Companies wanting to launch and monitor a more robust program can access information through the Federal Emergency Management Agency. Additionally, the Private Sector Preparedness Council has select program standards leading to certification. The process provides a framework for businesses to assess whether they comply with voluntary preparedness standards. Many of the program’s components align with the Support Anti-Terrorism by Fostering Effective Technologies Act, which mitigates legal and liability concerns for users of anti-terrorist technologies and products.

Can we ever really be safe?

No system or security program can guarantee absolute safety. Consider that HVAC systems are not normally equipped with detection devices and can be easily accessed — a fast way to hinder a worksite would be through the air ventilation system. Preparedness is the best defense and mitigation tactic. Focus on removing the temptation to commit a crime and monitor, enforce, educate and train your staff in the procedures necessary to reduce the possibility of a physical threat.

What if a business doesn’t have a robust physical safety program already in place?

Begin the discussion on safety during general staff meetings to help raise awareness within your employee population. Walk your employees through situations and the best responses to them, such as what to do when gunshots are fired, who should call 911, what the alternate routes out of the office are, etc.

Establish a crisis management team to involve key business leaders in evaluating risk, designing and conducting on-site training, coordinating public communications, assuming command roles in an emergency and providing assistance post incident. Security programs need to be holistic and embedded in all operations of a company, not assigned to a security department.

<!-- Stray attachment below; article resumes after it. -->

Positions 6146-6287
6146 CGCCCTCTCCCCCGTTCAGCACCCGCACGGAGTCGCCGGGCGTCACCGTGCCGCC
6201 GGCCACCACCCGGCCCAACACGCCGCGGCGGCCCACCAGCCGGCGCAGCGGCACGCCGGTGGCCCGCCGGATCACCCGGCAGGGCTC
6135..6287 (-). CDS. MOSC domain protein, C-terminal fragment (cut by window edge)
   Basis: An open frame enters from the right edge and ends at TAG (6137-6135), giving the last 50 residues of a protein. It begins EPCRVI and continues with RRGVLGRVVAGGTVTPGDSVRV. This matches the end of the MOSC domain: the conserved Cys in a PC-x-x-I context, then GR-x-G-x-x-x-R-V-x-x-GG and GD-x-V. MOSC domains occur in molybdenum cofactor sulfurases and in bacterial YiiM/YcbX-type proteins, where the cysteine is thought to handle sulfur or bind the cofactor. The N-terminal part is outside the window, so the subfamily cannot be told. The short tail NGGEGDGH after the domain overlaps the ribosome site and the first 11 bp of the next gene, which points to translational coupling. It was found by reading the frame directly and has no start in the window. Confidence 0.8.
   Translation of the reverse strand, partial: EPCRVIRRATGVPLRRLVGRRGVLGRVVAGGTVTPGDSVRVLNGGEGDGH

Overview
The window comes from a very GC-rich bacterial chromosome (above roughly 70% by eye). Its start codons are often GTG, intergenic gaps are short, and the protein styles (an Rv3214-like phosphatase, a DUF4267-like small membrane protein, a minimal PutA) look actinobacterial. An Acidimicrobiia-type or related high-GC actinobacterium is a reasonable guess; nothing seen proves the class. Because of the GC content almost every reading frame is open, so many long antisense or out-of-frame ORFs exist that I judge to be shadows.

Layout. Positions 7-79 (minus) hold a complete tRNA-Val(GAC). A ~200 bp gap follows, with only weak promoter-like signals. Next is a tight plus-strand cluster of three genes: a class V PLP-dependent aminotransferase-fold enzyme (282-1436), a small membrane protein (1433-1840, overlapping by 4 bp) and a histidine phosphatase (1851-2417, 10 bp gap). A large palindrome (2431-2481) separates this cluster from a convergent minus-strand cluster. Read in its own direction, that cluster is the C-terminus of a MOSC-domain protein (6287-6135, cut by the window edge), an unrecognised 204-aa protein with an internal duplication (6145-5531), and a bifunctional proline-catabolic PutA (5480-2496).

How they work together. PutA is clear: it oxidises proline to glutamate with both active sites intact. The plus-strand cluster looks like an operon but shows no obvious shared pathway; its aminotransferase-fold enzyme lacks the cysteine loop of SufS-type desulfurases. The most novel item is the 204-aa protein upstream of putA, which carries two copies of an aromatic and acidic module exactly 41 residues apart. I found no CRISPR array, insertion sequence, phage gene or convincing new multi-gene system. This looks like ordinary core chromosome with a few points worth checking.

Safety and security should begin in an employee onboarding process and carry through the lifecycle of employment as part of the corporate identity. When safety and security are closely aligned with your corporate identity, it removes some of the anxiety that can be associated with safety training. Your goal is to have informed, alert and confident employees who willingly participate in the program.

What liability might a company face for not having procedures to deal with a physical threat?

Following the Sept. 11 terrorist attacks, property managers, security firms and security and safety device manufacturers all faced lawsuits. However, there are no defining standards to evaluate disaster recovery and business continuity programs.

In a litigious environment, we create an economic disincentive to expand safety- and security-focused services. The SAFETY Act was passed to give some protection and guidelines to mitigate these concerns for providers of products or services that are used to detect, identify and defend against terrorism. Companies developing security programs should consider adopting products that follow these voluntary guidelines, demonstrating ‘best efforts’ to implement a safety program that represents ‘best in class’ as defined by the act.

Laurie Bradley is president of ASG Renaissance and Blue Force Services. Reach her at (248) 477-5321 or [email protected]